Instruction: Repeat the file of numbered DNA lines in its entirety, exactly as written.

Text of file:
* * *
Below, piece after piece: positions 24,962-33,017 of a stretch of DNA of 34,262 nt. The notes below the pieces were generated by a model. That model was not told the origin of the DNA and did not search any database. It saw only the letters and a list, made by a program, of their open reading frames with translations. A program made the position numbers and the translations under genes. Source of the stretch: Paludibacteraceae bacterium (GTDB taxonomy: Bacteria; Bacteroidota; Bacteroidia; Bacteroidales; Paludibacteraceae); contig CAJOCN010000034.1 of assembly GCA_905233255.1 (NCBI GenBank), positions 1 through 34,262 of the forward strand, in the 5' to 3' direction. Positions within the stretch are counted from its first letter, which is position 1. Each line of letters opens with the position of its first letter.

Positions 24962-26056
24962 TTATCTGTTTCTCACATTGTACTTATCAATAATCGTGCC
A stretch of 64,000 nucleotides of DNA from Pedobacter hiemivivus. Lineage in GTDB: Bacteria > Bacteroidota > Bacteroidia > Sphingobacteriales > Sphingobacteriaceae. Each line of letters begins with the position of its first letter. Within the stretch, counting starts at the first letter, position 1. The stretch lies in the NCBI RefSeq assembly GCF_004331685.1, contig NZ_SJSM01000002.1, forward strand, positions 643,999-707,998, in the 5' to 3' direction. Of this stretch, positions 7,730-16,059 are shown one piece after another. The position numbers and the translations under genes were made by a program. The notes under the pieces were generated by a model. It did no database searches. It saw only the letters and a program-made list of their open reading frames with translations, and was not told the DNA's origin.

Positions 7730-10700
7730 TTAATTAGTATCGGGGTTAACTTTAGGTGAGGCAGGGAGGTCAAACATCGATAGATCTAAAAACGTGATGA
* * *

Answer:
Below, piece after piece: positions 24,962-33,017 of a stretch of DNA of 34,262 nt. The notes below the pieces were generated by a model. That model was not told the origin of the DNA and did not search any database. It saw only the letters and a list, made by a program, of their open reading frames with translations. A program made the position numbers and the translations under genes. Source of the stretch: Paludibacteraceae bacterium (GTDB taxonomy: Bacteria; Bacteroidota; Bacteroidia; Bacteroidales; Paludibacteraceae); contig CAJOCN010000034.1 of assembly GCA_905233255.1 (NCBI GenBank), positions 1 through 34,262 of the forward strand, in the 5' to 3' direction. Positions within the stretch are counted from its first letter, which is position 1. Each line of letters opens with the position of its first letter.

Positions 24962-26056
24962 TTATCTGTTTCTCACATTGTACTTATCAATAATCGTGCC
A stretch of 64,000 nucleotides of DNA from Pedobacter hiemivivus. Lineage in GTDB: Bacteria > Bacteroidota > Bacteroidia > Sphingobacteriales > Sphingobacteriaceae. Each line of letters begins with the position of its first letter. Within the stretch, counting starts at the first letter, position 1. The stretch lies in the NCBI RefSeq assembly GCF_004331685.1, contig NZ_SJSM01000002.1, forward strand, positions 643,999-707,998, in the 5' to 3' direction. Of this stretch, positions 7,730-16,059 are shown one piece after another. The position numbers and the translations under genes were made by a program. The notes under the pieces were generated by a model. It did no database searches. It saw only the letters and a program-made list of their open reading frames with translations, and was not told the DNA's origin.

Positions 7730-10700
7730 TTAATTAGTATCGGGGTTAACTTTAGGTGAGGCAGGGAGGTCAAACATCGATAGATCTAAAAACGTGATGA